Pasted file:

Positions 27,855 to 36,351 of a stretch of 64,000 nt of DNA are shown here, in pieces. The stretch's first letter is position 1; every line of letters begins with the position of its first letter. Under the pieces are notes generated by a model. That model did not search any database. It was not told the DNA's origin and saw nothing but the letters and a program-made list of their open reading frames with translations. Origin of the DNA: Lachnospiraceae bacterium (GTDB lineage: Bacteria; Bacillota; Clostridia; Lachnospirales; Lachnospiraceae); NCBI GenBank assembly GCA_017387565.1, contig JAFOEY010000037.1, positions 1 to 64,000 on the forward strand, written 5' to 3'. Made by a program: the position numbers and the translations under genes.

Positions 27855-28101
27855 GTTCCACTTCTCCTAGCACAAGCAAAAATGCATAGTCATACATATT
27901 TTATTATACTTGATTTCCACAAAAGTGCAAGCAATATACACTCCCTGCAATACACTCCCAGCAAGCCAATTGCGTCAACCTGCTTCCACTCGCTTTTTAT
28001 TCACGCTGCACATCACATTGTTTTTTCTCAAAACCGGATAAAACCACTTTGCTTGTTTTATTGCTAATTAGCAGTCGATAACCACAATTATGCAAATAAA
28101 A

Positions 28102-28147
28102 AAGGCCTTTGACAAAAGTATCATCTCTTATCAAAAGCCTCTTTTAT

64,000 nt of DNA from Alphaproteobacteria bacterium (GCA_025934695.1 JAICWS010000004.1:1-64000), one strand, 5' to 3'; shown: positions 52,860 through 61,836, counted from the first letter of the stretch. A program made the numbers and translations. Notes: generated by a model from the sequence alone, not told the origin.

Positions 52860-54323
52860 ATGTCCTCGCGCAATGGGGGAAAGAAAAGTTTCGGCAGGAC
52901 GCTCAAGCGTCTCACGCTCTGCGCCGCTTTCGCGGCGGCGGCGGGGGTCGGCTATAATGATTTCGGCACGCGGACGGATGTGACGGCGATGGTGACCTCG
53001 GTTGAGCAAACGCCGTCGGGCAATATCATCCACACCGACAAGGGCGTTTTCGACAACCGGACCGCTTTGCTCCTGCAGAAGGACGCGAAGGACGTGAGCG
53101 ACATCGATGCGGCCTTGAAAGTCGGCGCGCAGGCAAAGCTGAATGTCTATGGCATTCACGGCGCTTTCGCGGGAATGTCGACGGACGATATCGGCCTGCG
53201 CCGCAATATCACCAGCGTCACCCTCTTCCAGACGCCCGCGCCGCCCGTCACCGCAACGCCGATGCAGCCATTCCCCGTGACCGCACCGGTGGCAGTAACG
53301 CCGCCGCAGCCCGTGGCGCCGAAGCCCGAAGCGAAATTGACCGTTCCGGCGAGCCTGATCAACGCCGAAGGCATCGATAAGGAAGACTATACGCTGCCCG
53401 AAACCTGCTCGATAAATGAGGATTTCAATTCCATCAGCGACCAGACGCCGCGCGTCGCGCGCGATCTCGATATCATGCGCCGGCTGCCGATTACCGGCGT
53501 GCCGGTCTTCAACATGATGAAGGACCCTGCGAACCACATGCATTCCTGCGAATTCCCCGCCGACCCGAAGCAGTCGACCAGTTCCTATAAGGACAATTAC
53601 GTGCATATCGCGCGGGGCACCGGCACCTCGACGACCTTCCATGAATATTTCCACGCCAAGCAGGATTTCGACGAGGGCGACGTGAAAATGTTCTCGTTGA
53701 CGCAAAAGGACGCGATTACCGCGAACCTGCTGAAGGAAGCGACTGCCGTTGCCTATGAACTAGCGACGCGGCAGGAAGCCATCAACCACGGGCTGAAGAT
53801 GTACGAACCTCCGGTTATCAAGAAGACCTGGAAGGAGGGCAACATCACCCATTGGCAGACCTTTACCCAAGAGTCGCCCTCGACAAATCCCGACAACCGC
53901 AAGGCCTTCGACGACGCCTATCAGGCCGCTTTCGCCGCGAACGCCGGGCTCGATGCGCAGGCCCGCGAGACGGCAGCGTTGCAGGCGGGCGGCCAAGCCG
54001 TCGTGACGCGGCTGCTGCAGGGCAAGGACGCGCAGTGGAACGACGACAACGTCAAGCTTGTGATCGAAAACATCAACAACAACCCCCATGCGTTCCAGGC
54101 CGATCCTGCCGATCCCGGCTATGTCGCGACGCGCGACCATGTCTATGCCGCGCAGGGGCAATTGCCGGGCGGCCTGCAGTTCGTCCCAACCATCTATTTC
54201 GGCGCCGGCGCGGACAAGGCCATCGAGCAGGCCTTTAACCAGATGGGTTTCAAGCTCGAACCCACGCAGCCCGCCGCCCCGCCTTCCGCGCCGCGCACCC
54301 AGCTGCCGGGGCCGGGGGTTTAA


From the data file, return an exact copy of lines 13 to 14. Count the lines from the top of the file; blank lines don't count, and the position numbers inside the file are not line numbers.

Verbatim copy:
53001 GTTGAGCAAACGCCGTCGGGCAATATCATCCACACCGACAAGGGCGTTTTCGACAACCGGACCGCTTTGCTCCTGCAGAAGGACGCGAAGGACGTGAGCG
53101 ACATCGATGCGGCCTTGAAAGTCGGCGCGCAGGCAAAGCTGAATGTCTATGGCATTCACGGCGCTTTCGCGGGAATGTCGACGGACGATATCGGCCTGCG